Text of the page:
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Robert W. McMahon, Richard K. Lindquist, and Harry A. Hoitink

Student involvement in two research projects at a 2-year agricultural college is described. The students assisted in the process of data collection, tabulation, and the preparation of publications. From participating in these research projects, the students earned academic credit and learned the concepts and processes of scientific methodology. Several student shills, including observation, making judgements, and cooperation among peers, were enhanced through hands-on experience. The research proved to be a very enjoyable learning experience for all of the participants.

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C. B. McKenney and D. L. Auld

84 WORKSHOP 11 Teaching Horticulture in Changing Times

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J. Benton Storey

The Trans Texas Video Conference Network (TTVN) has been linked to all Texas A&M Univ. campuses and most of the Regional Research and Extension Centers. The College of Agriculture and Life Sciences has funded an aggressive project of establishing TTVN class rooms in many departments across the College Station campus, including The Horticultural Science Dept. in 1997. The first two Hort courses taught were HORT 422 Citrus and Subtropical Fruits in Fall 1996 and HORT 418 Nut Culture in Spring 1997. This extended the class room 400 miles south to Weslaco, 300 miles north to Texarkana and Dallas, and 700 miles west to El Paso. Students at each site had video and audio interaction with the professor and with each other. Advantages included the availability of college credit courses to areas where this subject matter did not previously exist, which helps fulfill the Land-grant University Mission. Quality was maintained through lecture and lab outlines on Aggie Horticulture, the department's Web home page, term papers written to ASHS serial publicationspecifications, and rigorous examinations monitored by site facilitators. Lecture presentations were presented via Power Point, which took about twice as long to prepare than traditional overhead transparencies. Administrative problems remain, but will be solved when the requested Distance Education Registration Category is initiated so that subvention credit can be shared. The lecture portion of the graduate course, HORT 601 Nutrition of Horticultural Plants, will be taught in the fall semester 1997 at eight sites throughout the state.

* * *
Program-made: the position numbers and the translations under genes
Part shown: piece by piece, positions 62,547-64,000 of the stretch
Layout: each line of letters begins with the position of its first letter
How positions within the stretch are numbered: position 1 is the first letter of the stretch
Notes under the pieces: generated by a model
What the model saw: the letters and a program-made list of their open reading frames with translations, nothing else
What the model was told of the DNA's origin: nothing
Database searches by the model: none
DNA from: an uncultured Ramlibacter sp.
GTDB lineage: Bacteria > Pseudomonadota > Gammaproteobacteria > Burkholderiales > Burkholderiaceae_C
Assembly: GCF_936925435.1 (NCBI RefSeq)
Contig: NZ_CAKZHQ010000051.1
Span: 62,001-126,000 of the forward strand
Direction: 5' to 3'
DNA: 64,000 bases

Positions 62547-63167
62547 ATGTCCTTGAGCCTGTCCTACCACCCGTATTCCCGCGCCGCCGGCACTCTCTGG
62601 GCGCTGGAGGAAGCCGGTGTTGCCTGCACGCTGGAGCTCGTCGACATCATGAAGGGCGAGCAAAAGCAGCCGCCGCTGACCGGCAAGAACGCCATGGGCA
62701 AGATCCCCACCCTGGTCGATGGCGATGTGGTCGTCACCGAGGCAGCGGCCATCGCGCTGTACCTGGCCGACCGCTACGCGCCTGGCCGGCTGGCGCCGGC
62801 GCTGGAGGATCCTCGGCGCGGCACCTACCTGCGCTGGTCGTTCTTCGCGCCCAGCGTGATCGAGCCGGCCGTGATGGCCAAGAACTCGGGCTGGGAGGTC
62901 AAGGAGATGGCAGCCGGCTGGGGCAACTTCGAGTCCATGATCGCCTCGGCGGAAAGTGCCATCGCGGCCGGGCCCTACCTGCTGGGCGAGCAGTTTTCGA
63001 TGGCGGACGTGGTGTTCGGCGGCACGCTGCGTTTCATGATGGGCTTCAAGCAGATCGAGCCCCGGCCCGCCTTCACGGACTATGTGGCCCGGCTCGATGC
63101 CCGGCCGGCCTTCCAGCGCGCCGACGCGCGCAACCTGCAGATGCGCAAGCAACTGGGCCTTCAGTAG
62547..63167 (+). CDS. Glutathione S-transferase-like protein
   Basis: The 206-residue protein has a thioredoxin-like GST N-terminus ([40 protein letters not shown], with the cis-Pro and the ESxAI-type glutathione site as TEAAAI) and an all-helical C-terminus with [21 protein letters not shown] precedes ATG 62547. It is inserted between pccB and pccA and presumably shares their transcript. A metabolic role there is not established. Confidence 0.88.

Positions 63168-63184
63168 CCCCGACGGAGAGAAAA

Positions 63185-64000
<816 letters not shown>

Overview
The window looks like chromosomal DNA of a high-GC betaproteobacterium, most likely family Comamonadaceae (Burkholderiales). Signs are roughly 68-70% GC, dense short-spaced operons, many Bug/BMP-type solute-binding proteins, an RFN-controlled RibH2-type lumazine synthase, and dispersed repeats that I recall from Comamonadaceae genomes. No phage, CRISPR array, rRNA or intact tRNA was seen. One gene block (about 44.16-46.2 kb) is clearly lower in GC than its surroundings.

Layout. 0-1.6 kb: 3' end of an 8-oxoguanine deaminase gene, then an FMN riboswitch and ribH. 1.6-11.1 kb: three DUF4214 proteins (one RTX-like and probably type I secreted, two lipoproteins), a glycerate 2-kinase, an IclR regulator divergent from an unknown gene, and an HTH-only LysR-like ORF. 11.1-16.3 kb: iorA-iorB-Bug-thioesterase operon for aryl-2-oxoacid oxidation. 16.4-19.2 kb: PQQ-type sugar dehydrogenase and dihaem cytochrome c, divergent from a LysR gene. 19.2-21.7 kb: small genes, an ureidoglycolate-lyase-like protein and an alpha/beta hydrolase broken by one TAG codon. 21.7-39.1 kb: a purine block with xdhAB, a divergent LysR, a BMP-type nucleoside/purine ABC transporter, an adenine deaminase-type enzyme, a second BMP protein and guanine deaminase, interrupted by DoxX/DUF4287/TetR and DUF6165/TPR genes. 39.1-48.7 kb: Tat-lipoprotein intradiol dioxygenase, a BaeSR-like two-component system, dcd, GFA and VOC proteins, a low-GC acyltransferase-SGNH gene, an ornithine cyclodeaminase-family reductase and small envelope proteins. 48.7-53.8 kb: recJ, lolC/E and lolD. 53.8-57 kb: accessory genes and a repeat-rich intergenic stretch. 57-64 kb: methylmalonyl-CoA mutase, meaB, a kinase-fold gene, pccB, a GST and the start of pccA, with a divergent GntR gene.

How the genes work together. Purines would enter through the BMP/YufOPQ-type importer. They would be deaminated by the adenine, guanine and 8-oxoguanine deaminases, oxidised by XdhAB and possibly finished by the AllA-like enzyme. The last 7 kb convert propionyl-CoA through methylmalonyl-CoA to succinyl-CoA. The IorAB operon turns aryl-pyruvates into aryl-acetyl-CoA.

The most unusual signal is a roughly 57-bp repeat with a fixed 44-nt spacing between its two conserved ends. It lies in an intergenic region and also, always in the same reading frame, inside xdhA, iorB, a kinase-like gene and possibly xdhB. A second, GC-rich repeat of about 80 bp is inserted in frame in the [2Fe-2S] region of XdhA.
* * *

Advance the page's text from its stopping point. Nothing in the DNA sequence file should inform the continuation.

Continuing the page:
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Lois Berg Stack

Master Gardener programs were conducted through 10 of Maine's 16 county offices in 1993. In an effort to reduce the number of identical presentations given by the limited number of instructors, 5 of the 10 sessions were conducted via interactive television (ITV), while the remaining 5 sessions were held locally. Participants (n=215) were surveyed about their learning experience in fall 1993. Data compare the local ITV audience vs. 7 distant audiences viewing sessions in real time vs. 2 audiences viewing taped sessions at a later date, on test scores of material presented, and on attitudes about the program. Data also summarize the types of projects on which Master Gardener volunteer hours were applied, and participants' attitudes about how volunteer programs could be made more effective.